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How a special telescope learns about new planets

CHEOPS is a space telescope, whose name stands for 'CHaracterizing ExOPlanet Satellite'. Unlike other missions dedicated to searching for new planets, CHEOPS points at bright stars already known to host planets.

This content was published on October 26, 2020 - 11:00

It uses ultra-high precision photometry to observe planets while orbiting their stars and accurately determines their radii. Combining the radii with the planets' masses, which have already been estimated by ground-based surveys, the scientists can draw conclusions on what these exoplanets are made of; whether they are rocky like Earth or rather made of gas like Jupiter.

CHEOPS is a joint mission of the European Space Agency, ESA and Switzerland, led by the University of Bern. Instrument scientist Andrea Fortier has been with the Center for Space and Habitability at the University of Bern since the planning phase and all through the telescope’s development. In this video, she gives insight into how CHEOPS operates and what the team expects to find.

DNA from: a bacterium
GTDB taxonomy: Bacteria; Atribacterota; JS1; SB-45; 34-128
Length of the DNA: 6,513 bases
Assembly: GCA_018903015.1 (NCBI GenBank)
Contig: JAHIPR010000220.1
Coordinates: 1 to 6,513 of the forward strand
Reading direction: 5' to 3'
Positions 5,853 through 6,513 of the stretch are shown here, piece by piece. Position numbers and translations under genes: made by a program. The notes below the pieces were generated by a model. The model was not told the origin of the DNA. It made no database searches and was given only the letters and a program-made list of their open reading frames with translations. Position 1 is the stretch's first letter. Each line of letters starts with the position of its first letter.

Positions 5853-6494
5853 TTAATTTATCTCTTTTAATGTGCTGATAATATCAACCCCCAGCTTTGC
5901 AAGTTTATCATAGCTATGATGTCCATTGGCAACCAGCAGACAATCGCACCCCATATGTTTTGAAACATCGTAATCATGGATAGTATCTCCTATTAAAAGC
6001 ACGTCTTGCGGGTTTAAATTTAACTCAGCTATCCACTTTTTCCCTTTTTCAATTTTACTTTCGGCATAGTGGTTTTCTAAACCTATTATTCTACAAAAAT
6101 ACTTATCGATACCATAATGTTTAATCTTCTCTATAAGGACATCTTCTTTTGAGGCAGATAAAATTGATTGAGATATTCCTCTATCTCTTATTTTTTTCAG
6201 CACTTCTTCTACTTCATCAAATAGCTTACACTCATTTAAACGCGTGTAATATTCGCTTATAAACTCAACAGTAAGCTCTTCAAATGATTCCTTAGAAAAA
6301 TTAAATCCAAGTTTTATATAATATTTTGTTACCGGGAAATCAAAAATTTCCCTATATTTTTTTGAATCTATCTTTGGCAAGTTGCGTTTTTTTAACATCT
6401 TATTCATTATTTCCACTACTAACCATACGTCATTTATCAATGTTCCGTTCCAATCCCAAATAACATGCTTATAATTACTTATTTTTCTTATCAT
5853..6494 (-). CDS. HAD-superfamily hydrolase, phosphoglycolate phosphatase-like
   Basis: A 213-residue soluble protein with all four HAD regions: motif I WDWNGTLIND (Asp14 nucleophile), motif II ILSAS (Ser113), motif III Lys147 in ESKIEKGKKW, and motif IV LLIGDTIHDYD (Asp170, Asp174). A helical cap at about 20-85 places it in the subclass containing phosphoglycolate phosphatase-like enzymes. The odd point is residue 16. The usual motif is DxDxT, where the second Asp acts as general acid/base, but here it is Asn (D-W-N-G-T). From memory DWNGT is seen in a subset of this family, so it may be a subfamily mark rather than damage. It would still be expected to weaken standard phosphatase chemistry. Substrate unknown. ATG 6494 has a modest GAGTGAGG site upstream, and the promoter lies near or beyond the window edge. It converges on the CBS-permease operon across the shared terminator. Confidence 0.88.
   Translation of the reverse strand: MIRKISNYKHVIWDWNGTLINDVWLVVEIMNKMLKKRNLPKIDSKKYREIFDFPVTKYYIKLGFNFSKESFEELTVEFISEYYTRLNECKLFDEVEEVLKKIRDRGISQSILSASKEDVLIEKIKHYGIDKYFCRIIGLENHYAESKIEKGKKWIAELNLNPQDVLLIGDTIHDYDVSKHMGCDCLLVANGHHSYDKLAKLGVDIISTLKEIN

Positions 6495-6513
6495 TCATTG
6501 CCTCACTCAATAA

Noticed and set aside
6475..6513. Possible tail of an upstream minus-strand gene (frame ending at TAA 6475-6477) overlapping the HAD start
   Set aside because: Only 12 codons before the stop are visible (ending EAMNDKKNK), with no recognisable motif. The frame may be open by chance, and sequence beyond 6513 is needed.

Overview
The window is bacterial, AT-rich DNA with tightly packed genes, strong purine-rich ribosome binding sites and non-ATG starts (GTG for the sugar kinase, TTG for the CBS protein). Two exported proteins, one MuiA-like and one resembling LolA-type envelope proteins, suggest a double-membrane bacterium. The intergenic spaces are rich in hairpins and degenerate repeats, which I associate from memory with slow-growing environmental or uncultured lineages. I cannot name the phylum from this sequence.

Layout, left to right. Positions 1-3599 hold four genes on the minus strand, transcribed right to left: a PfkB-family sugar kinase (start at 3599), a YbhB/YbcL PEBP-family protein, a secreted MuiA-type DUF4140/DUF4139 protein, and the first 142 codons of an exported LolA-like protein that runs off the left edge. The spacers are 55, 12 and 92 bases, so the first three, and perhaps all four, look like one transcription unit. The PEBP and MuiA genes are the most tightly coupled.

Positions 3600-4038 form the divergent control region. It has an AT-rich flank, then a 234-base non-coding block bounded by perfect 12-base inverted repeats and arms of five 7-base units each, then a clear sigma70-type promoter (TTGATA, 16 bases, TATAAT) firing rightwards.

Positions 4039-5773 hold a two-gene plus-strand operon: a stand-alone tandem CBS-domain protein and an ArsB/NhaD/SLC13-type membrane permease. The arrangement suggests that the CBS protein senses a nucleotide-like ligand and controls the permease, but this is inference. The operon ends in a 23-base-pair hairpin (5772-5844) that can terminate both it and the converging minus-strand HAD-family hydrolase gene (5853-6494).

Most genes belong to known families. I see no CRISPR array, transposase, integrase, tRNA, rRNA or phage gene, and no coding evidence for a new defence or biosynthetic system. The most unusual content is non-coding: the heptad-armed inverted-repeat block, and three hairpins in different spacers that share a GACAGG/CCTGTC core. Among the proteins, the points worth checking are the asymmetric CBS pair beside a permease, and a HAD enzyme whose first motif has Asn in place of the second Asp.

The CHEOPS telescope started its journey into space on December 18, 2019. Eight months later the scientists have published their first results: an in-depth analysis of the exoplanet WASP-189b, a planet one-and-a-half times as big as Jupiter. But, the team stresses this is just the beginning; they expect to make more discoveries in the coming years.

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